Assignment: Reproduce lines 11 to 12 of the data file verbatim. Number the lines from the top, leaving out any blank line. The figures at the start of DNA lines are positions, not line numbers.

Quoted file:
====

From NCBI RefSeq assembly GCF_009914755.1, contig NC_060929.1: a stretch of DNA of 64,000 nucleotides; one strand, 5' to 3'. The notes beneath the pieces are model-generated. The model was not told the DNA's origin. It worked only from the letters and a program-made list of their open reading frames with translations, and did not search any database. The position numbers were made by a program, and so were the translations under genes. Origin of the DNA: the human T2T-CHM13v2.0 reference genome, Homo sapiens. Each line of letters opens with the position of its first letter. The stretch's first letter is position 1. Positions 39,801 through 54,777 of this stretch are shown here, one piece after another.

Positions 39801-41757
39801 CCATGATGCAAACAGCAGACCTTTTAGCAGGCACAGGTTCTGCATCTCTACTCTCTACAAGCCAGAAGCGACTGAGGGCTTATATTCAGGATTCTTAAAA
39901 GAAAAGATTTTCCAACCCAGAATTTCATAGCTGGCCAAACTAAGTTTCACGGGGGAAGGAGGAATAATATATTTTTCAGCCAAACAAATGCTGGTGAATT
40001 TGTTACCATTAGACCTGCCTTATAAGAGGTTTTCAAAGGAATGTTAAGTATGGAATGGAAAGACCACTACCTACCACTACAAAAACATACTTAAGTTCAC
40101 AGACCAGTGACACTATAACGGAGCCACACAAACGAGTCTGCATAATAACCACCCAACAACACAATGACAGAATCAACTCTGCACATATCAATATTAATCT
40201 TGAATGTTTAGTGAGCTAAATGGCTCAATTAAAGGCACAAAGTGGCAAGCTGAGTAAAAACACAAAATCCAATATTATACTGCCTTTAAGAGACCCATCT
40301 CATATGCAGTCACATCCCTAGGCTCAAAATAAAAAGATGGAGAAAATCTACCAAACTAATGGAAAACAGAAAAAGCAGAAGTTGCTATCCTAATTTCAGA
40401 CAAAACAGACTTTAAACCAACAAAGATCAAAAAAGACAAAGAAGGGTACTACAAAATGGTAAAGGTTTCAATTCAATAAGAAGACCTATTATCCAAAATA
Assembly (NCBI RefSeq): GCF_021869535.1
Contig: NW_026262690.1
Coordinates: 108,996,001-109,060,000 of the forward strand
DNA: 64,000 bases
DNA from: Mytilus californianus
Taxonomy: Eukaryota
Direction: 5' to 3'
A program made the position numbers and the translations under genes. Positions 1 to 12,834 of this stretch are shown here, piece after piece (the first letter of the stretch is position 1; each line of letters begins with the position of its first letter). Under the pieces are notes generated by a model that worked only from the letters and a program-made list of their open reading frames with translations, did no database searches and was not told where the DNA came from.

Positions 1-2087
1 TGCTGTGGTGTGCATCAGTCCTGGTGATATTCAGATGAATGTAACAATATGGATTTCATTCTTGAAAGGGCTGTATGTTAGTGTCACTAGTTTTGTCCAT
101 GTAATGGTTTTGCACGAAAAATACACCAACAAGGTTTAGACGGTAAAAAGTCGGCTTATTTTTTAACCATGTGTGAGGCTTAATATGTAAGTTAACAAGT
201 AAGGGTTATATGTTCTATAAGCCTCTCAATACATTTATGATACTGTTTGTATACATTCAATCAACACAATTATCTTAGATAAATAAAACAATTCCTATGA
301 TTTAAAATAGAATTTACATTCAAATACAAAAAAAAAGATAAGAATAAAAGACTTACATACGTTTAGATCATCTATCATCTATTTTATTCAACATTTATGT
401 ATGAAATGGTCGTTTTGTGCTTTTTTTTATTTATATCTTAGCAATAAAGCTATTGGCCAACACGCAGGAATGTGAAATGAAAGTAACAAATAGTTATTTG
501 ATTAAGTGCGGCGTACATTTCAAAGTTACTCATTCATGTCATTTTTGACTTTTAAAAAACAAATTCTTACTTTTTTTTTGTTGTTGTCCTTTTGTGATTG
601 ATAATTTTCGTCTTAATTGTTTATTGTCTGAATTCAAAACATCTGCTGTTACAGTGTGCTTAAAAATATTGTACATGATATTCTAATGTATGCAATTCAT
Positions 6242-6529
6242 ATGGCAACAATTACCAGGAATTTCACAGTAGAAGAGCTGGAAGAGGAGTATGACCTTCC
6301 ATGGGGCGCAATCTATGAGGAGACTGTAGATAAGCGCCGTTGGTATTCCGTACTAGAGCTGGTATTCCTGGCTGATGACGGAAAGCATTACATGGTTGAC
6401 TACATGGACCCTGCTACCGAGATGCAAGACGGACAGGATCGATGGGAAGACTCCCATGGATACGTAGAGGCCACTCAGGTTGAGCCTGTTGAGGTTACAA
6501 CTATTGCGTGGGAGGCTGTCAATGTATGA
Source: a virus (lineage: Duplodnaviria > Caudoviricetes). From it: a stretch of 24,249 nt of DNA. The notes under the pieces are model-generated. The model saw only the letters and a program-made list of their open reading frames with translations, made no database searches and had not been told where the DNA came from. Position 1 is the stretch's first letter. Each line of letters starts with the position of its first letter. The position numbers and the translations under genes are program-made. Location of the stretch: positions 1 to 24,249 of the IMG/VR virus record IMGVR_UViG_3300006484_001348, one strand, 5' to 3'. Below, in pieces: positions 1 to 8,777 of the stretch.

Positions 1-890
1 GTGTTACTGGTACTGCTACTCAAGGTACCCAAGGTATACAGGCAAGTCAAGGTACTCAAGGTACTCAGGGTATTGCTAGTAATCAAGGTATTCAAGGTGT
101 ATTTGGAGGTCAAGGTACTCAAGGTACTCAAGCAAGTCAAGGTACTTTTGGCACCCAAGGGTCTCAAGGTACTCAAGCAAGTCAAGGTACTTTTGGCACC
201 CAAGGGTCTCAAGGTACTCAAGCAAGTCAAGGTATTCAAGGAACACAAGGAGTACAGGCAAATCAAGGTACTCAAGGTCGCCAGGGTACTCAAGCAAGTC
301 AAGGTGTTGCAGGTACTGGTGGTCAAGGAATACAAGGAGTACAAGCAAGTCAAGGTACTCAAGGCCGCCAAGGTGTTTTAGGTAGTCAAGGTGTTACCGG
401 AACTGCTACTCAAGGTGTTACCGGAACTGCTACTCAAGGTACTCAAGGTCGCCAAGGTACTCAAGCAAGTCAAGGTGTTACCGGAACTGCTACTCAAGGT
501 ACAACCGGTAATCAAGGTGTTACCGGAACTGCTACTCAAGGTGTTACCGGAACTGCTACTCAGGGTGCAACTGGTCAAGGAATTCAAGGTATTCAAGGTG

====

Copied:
Contig: NW_026262690.1
Coordinates: 108,996,001-109,060,000 of the forward strand